The cold war dominated world politics during more than four decades following the second world war. The United States and the Soviet Union, the dominant powers after the war, sought to impress each other with their military might, technological advance and political principles to deter each other from pursuing world dominance.
The Middle East, on account of its strategic importance and oil resources has been the object of US-Soviet rivalry and the states of this region were courted by the superpowers which sought to lure them to join their blocs.
Studies on the relationship between the superpowers and local powers in the Middle East have tended, so far, to adopt an "outside in" approach - focusing primarily on the decisive role played by the external powers, while at the same time, playing down the role of local powers which, quite often, were portrayed as having little influence over the great powers and no real control over their own destiny.
The main idea in The Cold War and the Middle East, which is so stimulating though controversial, is for the contributors, all of whom are leading scholars in international relations and Middle Eastern affairs, to concentrate on the local powers and offer an "inside out" view of Middle Eastern politics during the cold war years. The verdict is that the impact of the cold war was "less important in explaining the politics of the Middle East than we have previously been led to believe" and that the "primary impulse for the behaviour of the actors was internal and the cold war was only a secondary factor".
Was it? Take for example the 1967 war, perhaps one of the greatest watersheds in the history of the region. New evidence shows that the spark leading to this short but decisive confrontation was cold-blooded cold war politics. On May 13 1967 the Soviets began spreading rumours that Israel was about to strike at Syria.
It is now widely acknowledged that the Israelis did not mobilise and that the Soviet information was false, intended to stir things up in the Middle East and spark an all-out Arab-Israeli confrontation. In an exclusive interview given a few months ago and published for the first time in The Fifty Years War, Evgeny Pyrlin, head of the Egyptian department in the Soviet foreign ministry when the false Soviet report was released, explained: "We (the Soviets) believed that even if the war was not won by our (Arab) side a war would be to our political advantage." This point becomes clearer in a secret document, also published for the first time, in which a CIA agent reports of his meeting with a KGB agent who explained that: "The USSR (by releasing its false report of Israeli concentration of forces) wanted to create another trouble spot for the US in addition to that already in Vietnam." The rest of the story is well known: the false Soviet report, as Egyptian minister of war Shams el-Din Badran testified, "escalated everything and we became obliged to move the troops to Sinai (to distract the Israelis from attacking the Syrians)". Soon it all got out of hand.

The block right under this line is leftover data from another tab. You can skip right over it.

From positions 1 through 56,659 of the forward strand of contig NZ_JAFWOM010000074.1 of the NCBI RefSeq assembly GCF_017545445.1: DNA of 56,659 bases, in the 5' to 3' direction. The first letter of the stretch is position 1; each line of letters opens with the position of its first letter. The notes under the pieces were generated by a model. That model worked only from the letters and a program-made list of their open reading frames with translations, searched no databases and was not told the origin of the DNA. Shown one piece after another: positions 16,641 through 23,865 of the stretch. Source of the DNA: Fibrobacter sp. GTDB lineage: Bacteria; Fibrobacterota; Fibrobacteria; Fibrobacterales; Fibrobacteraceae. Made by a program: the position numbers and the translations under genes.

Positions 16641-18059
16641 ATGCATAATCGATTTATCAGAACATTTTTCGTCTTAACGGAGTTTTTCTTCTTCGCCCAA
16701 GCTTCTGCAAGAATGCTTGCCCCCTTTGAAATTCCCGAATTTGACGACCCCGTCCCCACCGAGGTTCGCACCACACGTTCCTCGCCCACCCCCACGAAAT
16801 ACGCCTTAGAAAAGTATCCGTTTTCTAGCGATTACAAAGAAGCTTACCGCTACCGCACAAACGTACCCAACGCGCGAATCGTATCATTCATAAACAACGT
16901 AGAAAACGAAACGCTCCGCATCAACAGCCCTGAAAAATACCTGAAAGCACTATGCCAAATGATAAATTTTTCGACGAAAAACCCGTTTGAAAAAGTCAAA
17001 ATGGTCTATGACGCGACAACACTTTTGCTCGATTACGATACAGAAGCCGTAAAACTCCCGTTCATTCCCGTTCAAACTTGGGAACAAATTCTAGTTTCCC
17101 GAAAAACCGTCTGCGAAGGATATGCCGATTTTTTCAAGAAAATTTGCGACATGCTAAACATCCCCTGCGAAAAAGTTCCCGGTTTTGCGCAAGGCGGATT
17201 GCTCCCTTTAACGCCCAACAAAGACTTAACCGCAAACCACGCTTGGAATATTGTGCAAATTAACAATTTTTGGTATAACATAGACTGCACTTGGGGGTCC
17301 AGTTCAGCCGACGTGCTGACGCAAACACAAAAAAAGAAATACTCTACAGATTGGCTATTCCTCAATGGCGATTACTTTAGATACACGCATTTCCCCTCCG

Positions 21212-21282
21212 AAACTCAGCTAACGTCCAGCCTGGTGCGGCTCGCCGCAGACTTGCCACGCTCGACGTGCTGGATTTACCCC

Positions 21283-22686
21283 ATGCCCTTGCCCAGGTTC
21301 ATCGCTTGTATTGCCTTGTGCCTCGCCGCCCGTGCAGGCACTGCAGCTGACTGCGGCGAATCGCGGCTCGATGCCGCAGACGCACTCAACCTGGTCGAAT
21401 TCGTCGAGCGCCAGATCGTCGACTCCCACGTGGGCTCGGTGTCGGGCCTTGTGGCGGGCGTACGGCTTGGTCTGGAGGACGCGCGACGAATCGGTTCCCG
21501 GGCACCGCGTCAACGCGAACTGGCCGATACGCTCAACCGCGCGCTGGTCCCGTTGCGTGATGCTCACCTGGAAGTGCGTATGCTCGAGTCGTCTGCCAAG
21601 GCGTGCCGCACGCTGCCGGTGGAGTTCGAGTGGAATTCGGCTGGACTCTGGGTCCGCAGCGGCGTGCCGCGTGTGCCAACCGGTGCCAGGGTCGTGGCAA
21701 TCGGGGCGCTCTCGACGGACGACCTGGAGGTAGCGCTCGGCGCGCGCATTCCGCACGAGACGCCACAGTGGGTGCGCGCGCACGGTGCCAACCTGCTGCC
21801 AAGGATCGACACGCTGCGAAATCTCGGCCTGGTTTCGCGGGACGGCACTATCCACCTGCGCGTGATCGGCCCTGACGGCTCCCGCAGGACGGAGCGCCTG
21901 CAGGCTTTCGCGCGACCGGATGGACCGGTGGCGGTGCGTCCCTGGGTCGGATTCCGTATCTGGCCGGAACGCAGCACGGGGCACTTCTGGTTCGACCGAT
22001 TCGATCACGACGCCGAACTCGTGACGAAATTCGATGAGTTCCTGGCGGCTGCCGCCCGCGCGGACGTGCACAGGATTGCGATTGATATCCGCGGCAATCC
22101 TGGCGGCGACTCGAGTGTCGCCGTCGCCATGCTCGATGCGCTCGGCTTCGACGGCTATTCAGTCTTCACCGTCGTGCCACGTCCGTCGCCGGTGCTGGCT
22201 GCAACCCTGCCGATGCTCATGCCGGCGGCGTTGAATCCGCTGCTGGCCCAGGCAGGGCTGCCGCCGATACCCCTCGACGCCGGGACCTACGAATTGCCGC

The role of the US in bringing the 1979 Israeli-Egyptian peace agreement is also under fire in The Cold War and the Middle East. It is claimed that President Anwar Sadat was geared towards peace with Israel and so was Israeli prime minister Menachem Begin and therefore, so it is argued, the "naive" President Jimmy Carter had very little to do.